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Famous Enneagram Eights: Margaret Thatcher and Donald Trump

 

WORLDVIEW: The powerful try to take advantage of the weak; I must change this.

EIGHTS pursue the truth, want situations under control, strive to make important things happen, and try to hide their vulnerability.

Assertive, bold, and confident, Eights are highly independent, with a tendency to both protect and control people and events around them and a deep commitment to truth, justice, and equity or fairness. Most Eights are excessive in some way, particularly when they feel anxious or vulnerable. Because they strongly prefer to not show this side of themselves to others, perceiving such reactions as signaling weakness, Eights mask their tender side by engaging in excessiveness in a variety of forms: over-work, too much or too little exercise, erratic or unhealthy eating, and other forms of over-consumption such as incessant shopping or the purchasing of highly expensive items that they don’t really need.

Eights want to get their needs and desires met, want to make big things happen quickly, much akin to moving mountains, and most have a big presence even when they are saying little. Eights can also appear somewhat different from one another. Some Eights are very quiet with a low threshold for frustration; other Eights are social rebels and protective of others to an extreme; and some Eights are highly emotional, extraordinarily passionate, and enjoy being center stage.

In the following YouTube segments, you will see short clips of two famous Eights: Margaret Thatcher and Donald Trump. These clips are excellent examples of the Eights’ interpersonal style. They assert themselves using a voice modulated for effect. For example, Thatcher uses a strident voice and commanding eye contact, while Trump uses an assertive, even aggressive, voice to stake out his command of the situation. In both tapes, Thatcher and Trump are seeking to redress an imbalance, settle a score, and take control through their comments and tone.

Remember: While we can all highly value truth-telling and pursue justice, want to make big things happen, and have issues with not appearing weak, for Eights the pursuit of control and justice, and the avoidance of vulnerability, is their primary, persistent, and driving motivation.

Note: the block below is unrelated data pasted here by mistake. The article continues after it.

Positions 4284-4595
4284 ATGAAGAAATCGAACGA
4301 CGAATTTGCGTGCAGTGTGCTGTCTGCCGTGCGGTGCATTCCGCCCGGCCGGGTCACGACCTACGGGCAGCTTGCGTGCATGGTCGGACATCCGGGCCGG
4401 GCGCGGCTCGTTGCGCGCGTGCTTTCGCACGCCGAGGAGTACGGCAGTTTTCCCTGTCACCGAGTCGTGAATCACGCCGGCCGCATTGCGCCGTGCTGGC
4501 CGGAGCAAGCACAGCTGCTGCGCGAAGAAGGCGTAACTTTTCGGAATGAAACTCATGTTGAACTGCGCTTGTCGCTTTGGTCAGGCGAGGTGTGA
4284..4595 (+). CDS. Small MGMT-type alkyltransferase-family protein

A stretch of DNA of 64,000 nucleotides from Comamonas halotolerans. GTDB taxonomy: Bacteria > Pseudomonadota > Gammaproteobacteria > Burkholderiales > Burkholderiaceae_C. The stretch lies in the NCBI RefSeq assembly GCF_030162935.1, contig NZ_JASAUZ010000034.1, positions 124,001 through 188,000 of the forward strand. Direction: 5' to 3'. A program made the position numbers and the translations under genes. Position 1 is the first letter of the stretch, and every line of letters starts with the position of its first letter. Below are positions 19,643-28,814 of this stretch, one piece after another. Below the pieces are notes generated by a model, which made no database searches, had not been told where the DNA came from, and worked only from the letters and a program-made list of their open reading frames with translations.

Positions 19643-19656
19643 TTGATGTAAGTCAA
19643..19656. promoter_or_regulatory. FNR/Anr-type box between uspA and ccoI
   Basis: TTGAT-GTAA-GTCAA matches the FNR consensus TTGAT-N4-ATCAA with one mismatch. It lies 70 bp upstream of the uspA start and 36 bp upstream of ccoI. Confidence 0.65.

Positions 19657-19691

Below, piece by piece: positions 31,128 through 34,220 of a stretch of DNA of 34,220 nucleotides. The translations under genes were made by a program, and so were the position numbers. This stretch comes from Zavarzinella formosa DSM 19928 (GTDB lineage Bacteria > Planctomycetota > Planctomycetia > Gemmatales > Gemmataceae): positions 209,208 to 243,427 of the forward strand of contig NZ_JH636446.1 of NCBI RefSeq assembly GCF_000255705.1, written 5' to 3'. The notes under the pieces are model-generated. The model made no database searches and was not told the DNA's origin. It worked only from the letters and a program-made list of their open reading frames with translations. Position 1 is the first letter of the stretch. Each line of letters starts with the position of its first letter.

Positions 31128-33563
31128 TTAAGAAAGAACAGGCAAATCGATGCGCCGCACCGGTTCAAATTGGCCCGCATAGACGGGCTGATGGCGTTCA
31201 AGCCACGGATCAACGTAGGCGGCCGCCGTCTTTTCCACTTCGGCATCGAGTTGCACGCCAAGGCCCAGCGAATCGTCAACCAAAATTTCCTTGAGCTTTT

Margaret Thatcher – Click here to see clip

In this interview (though you wouldn’t know it’s an interview until half way through), Thatcher has something she clearly intends to say; watch how she responds when the interviewer tries to insert a question of his own. She clearly doesn’t like the queries, and she uses a variety of tactics to make sure she’s in-charge.

Donald Trump – Click here to see clip

Watch Trump talk about his battle with Rosie O’Donnell. In this sequence of short clips, notice the following: Trump’s extreme language in describing O’Donnell; his unabashed comments about facing a fight; and how he suggests that his comments are a reaction to her accusations that he was going bankrupt.

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Anthony C. Edwards
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Anthony C. Edwards

Thank you for identifying Margaret Thatcher as an Eight. I see Don Richard Riso classified her as a One, but I think that is wrong. I taught a day-course on the Enneagram when at the University of Lancaster, and when I asked people to think of famous examples of the types, the first suggestion they had was that Margaret Thatcher must be an Eight.

Anthony C. Edwards
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Anthony C. Edwards

I do not agree with the interpretations Riso has of the nine types. I see he has Friedrich Nietzsche down as a Five, but I would have thought of him as an Eight.

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